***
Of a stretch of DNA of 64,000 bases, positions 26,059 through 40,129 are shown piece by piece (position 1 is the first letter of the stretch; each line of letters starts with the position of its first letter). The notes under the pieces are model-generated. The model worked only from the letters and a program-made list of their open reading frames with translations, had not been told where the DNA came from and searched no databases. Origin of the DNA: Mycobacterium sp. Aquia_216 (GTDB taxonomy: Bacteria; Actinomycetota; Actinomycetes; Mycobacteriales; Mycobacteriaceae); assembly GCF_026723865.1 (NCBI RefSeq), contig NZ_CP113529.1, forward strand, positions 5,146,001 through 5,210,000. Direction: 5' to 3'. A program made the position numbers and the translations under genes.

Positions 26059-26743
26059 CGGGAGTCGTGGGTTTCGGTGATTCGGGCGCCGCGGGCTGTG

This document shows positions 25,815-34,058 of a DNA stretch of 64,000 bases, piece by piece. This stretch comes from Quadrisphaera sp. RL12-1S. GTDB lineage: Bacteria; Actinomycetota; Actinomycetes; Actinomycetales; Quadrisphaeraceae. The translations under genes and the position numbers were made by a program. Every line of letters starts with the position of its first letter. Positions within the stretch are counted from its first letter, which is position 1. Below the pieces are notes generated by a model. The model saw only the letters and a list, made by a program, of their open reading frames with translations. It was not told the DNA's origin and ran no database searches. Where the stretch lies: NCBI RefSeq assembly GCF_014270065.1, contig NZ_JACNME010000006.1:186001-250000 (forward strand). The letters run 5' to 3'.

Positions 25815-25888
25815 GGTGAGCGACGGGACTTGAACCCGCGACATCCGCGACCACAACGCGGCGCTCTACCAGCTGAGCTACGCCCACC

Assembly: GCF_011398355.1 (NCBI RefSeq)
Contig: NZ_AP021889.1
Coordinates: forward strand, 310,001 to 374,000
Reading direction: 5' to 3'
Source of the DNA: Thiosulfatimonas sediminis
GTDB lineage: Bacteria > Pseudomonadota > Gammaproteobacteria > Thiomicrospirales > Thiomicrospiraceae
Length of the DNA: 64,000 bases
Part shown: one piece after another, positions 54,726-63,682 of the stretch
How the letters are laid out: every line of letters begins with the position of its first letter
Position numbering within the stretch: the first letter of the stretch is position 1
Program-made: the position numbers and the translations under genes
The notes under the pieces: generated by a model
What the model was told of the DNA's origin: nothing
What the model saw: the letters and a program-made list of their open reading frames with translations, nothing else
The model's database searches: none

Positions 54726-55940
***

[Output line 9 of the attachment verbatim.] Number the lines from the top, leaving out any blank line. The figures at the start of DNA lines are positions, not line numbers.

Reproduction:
Coordinates: forward strand, 310,001 to 374,000